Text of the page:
The "Gold Exchange Standard"
May 13, 2012
Sometimes you hear about the "gold exchange standard." This is
really just one of many varieties of gold standard systems. A gold
standard system, according to me, is a system with a certain policy
goal: to maintain the value of the currency at a fixed parity with
gold bullion. Then, you need to have some sort of operating
mechanism to achieve this goal. This operating mechanism has to work
-- that is, it has to actually achieve the goal -- in a reliable
fashion, for the indefinite future. Just crossing you fingers and
mumbling in public doesn't work. Just selling gold at a certain
price doesn't work. We looked at many such operating systems earlier
What Is the Best Type of Gold Standard System?
29, 2012: Gold Standard Technical Operating Discussions 3:
Automaticity Vs. Discretion
Gold Standard Technical Operating Discussions 2: More Variations
2012: Some Gold Standand Technical Operating Discussions
A "gold exchange standard" is one where the currency manager doesn't
have an independent peg to gold bullion. Rather, the currency is
pegged to another international, gold-linked currency, such as the
British pound or U.S. dollar. Obviously, if the British pound is
pegged to gold and your currency is pegged to the British pound,
then your currency is also pegged to gold. So, this is a variety of
a gold standard system. As for an operating mechanism, we have an
automatic currency board. Nothing wrong with that. Currency boards
work fine. Indeed, a direct bullion link is really no different than
a currency board, you just use gold instead of some other currency.
Because the currency is pegged to a target currency, like the
British pound, the primary reserve asset in this case is
high-quality British pound bonds. The central bank doesn't need to
hold any gold bullion. It might hold some anyway, as European
central banks did during the Bretton Woods period, even though they
were pegged to the dollar with a "gold exchange standard" type
arrangement, not to bullion directly.
There are some nice things about this arrangement. If, perhaps after
a war for example, you don't really have very much gold bullion, you
can establish something like this pretty quickly without having to
accumulate bullion. Also, virtually all gold standard systems do not
have a 100% bullion reserve. The primary reason is that it is
unprofitable. It costs a little money to run a currency system, and
without a profit, the currency system becomes a money-loser. The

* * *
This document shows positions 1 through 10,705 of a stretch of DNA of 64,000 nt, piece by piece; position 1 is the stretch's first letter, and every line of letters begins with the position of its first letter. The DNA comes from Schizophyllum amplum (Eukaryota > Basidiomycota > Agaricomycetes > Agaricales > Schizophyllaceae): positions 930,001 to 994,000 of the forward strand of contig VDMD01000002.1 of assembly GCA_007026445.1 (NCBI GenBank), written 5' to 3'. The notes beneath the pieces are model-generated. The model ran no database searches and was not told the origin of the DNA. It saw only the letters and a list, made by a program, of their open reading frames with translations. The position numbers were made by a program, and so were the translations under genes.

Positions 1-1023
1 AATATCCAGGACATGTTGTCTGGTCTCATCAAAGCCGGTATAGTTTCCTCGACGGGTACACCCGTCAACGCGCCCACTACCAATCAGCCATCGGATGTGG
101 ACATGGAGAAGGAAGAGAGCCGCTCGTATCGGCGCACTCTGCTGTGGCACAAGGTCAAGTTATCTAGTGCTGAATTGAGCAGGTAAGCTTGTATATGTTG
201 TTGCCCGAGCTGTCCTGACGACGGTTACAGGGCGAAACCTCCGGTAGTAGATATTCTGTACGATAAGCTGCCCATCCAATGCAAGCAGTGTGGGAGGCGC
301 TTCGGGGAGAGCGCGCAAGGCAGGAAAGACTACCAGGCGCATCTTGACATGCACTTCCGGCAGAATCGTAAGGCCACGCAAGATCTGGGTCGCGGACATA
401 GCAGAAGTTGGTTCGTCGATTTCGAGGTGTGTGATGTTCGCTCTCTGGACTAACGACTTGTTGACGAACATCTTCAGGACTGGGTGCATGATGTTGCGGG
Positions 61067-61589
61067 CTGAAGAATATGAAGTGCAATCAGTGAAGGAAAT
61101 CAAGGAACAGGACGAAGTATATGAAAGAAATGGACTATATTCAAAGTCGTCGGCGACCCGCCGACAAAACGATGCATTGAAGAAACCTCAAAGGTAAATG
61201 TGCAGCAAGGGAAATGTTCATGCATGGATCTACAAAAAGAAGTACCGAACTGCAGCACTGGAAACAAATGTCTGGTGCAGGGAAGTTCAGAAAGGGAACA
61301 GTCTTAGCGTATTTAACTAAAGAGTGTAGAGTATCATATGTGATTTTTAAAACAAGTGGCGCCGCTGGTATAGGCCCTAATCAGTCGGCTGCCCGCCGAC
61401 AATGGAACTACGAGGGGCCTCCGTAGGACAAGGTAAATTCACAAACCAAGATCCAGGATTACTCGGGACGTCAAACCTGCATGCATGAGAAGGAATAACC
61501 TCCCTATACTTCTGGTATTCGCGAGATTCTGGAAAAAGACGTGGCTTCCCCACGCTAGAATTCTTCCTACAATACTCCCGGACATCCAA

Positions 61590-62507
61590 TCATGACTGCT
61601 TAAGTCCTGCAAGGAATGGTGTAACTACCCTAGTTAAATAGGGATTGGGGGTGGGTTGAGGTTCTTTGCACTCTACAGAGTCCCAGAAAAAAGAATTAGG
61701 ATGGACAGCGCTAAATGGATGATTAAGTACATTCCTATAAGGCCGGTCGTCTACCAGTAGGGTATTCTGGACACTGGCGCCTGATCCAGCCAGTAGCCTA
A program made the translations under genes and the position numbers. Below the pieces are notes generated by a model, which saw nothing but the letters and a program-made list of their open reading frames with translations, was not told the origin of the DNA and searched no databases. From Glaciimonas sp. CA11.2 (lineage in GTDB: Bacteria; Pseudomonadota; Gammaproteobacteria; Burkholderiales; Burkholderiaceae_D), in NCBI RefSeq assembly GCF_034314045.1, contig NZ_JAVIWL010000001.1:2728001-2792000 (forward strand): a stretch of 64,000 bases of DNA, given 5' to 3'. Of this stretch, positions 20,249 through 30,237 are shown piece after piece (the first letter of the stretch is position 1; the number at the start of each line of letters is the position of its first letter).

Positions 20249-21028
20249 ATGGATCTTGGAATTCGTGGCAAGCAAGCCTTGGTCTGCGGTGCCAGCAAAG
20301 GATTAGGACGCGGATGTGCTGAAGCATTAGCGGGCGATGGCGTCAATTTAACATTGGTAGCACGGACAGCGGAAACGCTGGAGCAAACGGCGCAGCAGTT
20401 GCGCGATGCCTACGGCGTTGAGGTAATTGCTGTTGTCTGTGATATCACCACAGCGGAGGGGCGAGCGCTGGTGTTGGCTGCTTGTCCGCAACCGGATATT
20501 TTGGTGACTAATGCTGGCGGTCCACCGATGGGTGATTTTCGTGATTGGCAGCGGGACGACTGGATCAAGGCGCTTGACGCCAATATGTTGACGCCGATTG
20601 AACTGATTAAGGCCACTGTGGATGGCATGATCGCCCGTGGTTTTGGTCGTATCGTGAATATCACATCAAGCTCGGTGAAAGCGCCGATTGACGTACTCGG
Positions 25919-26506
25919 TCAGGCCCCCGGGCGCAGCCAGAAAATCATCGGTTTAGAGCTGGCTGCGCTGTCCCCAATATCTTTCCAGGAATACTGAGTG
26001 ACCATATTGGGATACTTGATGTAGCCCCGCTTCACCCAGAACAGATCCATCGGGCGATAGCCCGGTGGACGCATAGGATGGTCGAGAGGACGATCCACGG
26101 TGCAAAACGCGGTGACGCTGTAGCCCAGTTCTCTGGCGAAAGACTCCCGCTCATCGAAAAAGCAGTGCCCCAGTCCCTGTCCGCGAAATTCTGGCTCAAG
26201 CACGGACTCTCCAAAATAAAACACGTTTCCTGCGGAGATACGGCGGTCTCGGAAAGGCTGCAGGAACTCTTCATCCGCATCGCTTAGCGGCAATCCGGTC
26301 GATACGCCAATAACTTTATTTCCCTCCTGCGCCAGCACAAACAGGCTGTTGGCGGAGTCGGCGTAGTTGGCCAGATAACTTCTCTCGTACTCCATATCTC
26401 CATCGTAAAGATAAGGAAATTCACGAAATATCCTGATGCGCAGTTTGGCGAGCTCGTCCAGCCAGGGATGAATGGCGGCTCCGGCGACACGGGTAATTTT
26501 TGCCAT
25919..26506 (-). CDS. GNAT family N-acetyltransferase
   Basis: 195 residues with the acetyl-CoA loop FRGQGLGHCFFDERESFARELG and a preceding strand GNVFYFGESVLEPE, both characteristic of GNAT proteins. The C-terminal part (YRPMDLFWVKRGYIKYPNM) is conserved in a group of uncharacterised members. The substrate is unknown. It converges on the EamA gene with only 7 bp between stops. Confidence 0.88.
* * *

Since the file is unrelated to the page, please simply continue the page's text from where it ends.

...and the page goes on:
only entity that can operate a money-losing system is the
government. However, for the last two hundred years, it has been
mostly private entities, first commercial banks and then central
banks, which have operated monetary systems. So, they want to make a
profit. To make a profit, you have to hold, as a reserve asset, some
interest-bearing bonds or loans. The more bonds you have, the higher
the profit. Thus, a system with no gold holdings, and 100% bond
holdings, is the most profitable. Also, you many want to make your
reserve asset independent of the local government, particularly if
the government has a recent history of pressuring the central bank
into financing government deficits. If 100% of your reserve assets
are foreign government bonds, then the central bank does not deal in
domestic bonds, and is relatively immune to "finance my deficit"
arguments. You don't have to deal with all the problems of storing
and shipping bullion, or meeting redemption requests.
One drawback of such a system is that you are reliant upon the
target currency remaining pegged to gold. This didn't work out so
well for those linked to the British pound, which was devalued in
1914, 1931, and numerous times thereafter. Or, for those linked to
the U.S. dollar, which was devalued in 1933 and then in 1971. Even
in this case, it is not strictly necessary that a central bank
follow the devaluation of the target currency. Indeed, in 1971, when
the U.S. dollar officially went off gold, most other major
governments also severed their dollar ties. They could have, from
that point forward, established an independent gold link. But, there
is some inertia in these things, and once pegged to a target
currency, the country is almost certain to follow that target
currency's devaluation, in one way or another.
The point of all this is, a "gold exchange standard" is a perfectly
usable gold standard system, with some advantages and disadvantages,
just like any other system you could devise. There is nothing
inherently wrong with it. Although the term "gold exchange standard"
is usually applied to the 1920s, in fact this system was in use
throughout the 19th century as well by some governments. It became
more common after 1920, as governments dealt with the process of
re-establishing their gold pegs after virtually everyone left gold
in World War I. There was never, in the pre-1914 era, in the 1920s,
or in the 1950s, a one-size-fits-all solution that everyone used.
Some governments used a "gold exchange standard" i.e. a currency
board with a major international gold-linked currency, and other